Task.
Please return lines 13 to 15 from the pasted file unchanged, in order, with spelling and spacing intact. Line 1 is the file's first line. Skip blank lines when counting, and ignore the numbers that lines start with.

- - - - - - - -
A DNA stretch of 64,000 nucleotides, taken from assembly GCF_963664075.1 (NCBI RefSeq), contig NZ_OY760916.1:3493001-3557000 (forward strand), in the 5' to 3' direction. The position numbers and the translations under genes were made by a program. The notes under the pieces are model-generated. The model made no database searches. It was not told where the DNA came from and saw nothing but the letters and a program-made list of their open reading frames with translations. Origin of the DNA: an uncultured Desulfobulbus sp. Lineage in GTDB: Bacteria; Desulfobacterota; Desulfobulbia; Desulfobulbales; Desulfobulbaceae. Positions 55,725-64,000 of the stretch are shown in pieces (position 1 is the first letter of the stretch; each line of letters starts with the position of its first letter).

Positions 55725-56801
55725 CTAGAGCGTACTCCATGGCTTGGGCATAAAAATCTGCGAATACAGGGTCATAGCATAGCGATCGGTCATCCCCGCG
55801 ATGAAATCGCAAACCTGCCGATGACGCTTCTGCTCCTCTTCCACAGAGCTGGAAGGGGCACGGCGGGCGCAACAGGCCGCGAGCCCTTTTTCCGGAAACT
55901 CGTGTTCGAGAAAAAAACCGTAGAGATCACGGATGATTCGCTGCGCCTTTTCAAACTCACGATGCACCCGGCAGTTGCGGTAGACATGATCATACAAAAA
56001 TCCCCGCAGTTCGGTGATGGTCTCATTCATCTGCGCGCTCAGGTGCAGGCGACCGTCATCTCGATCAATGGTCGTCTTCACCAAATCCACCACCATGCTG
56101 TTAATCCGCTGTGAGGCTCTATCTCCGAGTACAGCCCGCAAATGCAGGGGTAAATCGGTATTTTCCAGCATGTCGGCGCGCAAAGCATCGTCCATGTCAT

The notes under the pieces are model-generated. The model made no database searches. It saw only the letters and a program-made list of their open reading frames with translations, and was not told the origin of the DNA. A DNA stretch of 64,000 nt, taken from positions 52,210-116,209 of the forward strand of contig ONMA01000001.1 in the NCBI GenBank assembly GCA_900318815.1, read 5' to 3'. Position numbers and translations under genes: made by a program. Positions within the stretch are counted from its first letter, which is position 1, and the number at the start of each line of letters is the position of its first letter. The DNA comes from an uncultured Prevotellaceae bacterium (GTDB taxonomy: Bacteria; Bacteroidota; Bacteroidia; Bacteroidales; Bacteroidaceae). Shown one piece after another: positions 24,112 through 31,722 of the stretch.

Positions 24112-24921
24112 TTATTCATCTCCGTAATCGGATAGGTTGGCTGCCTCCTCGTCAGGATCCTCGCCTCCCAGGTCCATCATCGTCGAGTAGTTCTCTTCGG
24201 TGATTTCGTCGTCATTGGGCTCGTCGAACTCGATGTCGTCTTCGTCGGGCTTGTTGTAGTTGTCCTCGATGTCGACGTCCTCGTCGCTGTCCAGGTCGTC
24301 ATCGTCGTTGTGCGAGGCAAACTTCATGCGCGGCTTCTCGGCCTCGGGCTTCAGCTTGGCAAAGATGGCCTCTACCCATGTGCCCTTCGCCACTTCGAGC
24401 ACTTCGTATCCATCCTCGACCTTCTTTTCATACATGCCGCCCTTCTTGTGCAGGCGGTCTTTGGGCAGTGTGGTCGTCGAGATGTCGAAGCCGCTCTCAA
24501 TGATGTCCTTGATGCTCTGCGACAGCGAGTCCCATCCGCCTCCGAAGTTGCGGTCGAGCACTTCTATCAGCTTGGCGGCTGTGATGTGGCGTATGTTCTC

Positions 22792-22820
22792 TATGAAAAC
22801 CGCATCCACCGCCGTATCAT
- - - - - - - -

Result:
24401 ACTTCGTATCCATCCTCGACCTTCTTTTCATACATGCCGCCCTTCTTGTGCAGGCGGTCTTTGGGCAGTGTGGTCGTCGAGATGTCGAAGCCGCTCTCAA
24501 TGATGTCCTTGATGCTCTGCGACAGCGAGTCCCATCCGCCTCCGAAGTTGCGGTCGAGCACTTCTATCAGCTTGGCGGCTGTGATGTGGCGTATGTTCTC

Positions 22792-22820